Ball mills may be arbitrarily classified into two types, according to the method of pulp discharge. In high-level or overflow mills the pulp level builds up until it overflows and discharges through the trunnion. High- level discharge mills are made by a large number of manufacturers throughout the world. Low-level mills are typified by the Allis-Chalmers andMarcy (see Figs. 14 and 15) grate-discharge mills. The discharge end is fitted with grates; between the grates and the end of the mill are radial lifters which act as a pump to lift the discharge to the hollow trunnion. Drive is by spur or herringbone gear, direct connected or belt driven.

Ball mills are built in sizes ranging from small laboratory mills to a present maximum of 12 ft. diameter by 12 ft. long, the latter requiring close to 1000 hp.Liners are usually of manganese steel, of chrome steel, or white iron, 3 to 6 in. thick. Corrugated and shiplap construction is commonly used to increase the grinding action.

The Hardinge mill (see Fig. 16) differs from most ball mills in that conical ends are added to the cylindrical portion of the mill. The cone at the feed end has a larger open angle than that at theopposite end. Its makers state that the large balls concentrate near the feed end of the mill where the coarsest ore collects and the smaller balls act on the finer ore.

Rod mills (see Fig. 17) follow the general dimensions of tube mills with diameters from 3 to 6 ft. and lengths from two to three times their diameter. They differ from ball mills in that steel rods 3 or 4 in. shorter than the mill length inside the liners are used as grinding media. Rod mills are often run on tires and rollers instead of trunnions or on one trunnion and one tire and set of rollers.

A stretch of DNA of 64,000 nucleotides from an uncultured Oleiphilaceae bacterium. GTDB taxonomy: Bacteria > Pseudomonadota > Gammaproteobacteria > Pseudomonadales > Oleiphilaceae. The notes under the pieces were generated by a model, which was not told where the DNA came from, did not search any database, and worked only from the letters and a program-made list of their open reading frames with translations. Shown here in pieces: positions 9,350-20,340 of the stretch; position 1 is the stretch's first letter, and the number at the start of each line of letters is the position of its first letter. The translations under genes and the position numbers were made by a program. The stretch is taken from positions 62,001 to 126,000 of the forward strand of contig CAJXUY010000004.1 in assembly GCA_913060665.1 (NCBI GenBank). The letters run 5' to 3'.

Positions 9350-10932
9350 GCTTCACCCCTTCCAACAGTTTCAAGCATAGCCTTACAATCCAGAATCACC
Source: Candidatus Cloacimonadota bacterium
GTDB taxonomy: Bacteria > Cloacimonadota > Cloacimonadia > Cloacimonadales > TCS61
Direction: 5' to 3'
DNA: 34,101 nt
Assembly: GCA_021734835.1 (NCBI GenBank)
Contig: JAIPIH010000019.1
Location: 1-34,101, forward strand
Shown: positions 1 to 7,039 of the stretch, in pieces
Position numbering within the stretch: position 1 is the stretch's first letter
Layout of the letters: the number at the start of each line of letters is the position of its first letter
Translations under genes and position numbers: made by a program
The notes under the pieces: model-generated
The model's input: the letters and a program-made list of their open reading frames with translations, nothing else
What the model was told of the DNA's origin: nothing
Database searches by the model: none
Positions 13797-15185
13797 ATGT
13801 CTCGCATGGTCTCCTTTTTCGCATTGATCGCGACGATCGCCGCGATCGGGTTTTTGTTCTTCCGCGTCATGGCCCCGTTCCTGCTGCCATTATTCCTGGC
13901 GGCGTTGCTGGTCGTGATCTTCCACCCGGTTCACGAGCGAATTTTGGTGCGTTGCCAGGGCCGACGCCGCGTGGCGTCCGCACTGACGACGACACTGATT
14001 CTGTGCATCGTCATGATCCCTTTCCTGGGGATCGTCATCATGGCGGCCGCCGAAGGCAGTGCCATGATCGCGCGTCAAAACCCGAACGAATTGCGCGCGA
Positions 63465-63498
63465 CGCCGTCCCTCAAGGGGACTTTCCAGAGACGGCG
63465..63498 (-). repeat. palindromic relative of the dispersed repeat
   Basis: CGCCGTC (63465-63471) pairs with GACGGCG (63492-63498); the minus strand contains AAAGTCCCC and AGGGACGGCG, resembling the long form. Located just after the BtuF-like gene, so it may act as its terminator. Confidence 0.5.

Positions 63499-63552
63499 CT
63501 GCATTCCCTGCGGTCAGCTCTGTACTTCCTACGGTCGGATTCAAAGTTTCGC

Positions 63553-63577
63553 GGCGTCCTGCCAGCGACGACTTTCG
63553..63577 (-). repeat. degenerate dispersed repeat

Low-level discharge is obtained on Marcy rod mills by having a beveled annular ring at the discharge end. A stationary steel door fits close to this beveled ring and serves to hold the rods in the mill while pulp discharges between the mill and the door.

The distinction between tube mills and ball mills is not somarked as their names indicate. Mills from 4 to 6 ft. in diameter and from 16 to 22 ft. long are usually termed tube mills. This was the first type of rotary mill for metallurgical purposes. Because of the necessity of completing the grind during one passage (open circuit) of the ore through the mill, it was built with a large length-diameter ratio. The tube mill is still largely used in South Africa and to some extent in North America for fine grinding generally following some other primary mills.

Tube mills are usually supported on hollow trunnions, the feed entering through a feed scoop at one end and discharging through the other. Drive is by a large gear fitted over the mill shell. Various types of liners are used, as in ball mills.